Collier Schorr is an American photographer who was born in New York City in 1963, and attended New York’s School of Visual Arts. She still resides there. (Brooklyn) Her original claim to fame was in the New York art world in most of the ‘90s. Her subject matter consisted of mostly the adrogynous young men of the time. Her gender bending baby faced boys showed the youth of the time growing into their sexuality. I would say even more so than Ryan McGinley, another compatriot of that era.
Collier Schorr – 30 Years of Exhibits
Although she now embraces both art and commercial photography, especially fashion, it is her earlier work that fills the pages of her books and exhibits. She has already had exhibits at the Museum of Modern Art, New York; Museum of Contemporary Art, Krakow; Le Consortium, Dijon; Los Angeles County Museum of Art, Los Angeles; Guggenheim Museum, New York; Kunstwerke, Berlin; Walker Art Center in Minneapolis; Stedelijk Museum, Amsterdam; and the Consorcio Salamanca, Spain.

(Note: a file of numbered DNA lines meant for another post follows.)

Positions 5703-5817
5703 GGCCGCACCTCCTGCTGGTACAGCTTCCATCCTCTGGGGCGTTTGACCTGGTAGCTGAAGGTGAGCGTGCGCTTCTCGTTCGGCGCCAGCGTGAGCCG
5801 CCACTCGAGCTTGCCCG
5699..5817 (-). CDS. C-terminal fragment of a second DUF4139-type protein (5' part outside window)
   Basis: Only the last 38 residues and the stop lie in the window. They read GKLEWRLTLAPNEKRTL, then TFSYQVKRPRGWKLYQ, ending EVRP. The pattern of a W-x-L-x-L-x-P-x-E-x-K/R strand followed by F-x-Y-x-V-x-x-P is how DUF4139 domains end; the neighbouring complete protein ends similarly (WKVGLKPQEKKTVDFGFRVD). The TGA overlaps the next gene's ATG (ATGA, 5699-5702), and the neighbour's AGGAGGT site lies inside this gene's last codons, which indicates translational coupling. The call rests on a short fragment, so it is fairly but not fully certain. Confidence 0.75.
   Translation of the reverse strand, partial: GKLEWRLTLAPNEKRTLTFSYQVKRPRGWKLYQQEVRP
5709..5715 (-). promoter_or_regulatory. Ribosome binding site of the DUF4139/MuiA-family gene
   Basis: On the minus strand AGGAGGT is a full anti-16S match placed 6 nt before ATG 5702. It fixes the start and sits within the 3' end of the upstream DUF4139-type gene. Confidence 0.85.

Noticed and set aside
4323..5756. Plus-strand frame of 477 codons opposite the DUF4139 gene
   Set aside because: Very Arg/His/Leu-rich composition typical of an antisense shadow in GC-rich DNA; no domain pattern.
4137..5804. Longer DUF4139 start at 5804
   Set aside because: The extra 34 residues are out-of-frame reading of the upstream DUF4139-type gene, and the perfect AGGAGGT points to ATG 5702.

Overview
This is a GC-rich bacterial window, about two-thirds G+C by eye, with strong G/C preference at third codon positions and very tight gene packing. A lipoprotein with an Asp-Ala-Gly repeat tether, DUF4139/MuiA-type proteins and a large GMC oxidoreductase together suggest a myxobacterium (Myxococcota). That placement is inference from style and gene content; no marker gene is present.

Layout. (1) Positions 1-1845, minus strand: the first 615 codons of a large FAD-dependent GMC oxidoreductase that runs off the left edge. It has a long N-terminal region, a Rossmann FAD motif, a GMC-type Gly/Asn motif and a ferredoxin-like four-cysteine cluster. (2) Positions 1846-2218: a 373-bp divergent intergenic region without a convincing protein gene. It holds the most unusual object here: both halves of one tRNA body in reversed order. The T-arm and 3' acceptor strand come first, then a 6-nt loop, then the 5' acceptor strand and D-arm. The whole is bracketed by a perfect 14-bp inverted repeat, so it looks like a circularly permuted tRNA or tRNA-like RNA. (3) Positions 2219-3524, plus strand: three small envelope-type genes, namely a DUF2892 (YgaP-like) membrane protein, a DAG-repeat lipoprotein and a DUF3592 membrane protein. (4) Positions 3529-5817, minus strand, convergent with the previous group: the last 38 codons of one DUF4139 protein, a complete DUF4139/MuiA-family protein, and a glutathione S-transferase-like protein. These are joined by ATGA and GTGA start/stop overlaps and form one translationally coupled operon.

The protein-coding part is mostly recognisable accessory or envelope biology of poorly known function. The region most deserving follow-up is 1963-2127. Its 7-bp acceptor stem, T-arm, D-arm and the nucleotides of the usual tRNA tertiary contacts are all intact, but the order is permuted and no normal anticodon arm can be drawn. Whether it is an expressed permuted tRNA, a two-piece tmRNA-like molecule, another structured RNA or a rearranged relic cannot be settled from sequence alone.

But even in her current work, it’s hard to tell the difference between the commercial and art. From high-school wrestlers in New Jersey to teenage boys suited up like Nazi soldiers in Germany, juxtaposed with similar aged German Jews. Metaphor and allegory are ever present in her work. Mostly employing a 645 camera with a flash, she is able to perform almost a fluid dance while taking the image. And quickly respond to all that is going on around her. However, she does employ a Hasselblad H1 for Vogue and similar jobs.
Art and Commerce
Her books, available on Amazon, are of special note. The force of her imaging is in full view on every page. She is represented by the 303 Gallery. (link below) Her work is an artistic dialogue of portraiture and documentary. With elements of her editorial work, including fashion. Of the books, Jen F. is my favorite, and quite collectible. An early version of the work was shown at the Whitney Biennial 2002 and at The Warhol Museum in 2005 that were limited to a signed and numbered edition of 1,000 copies.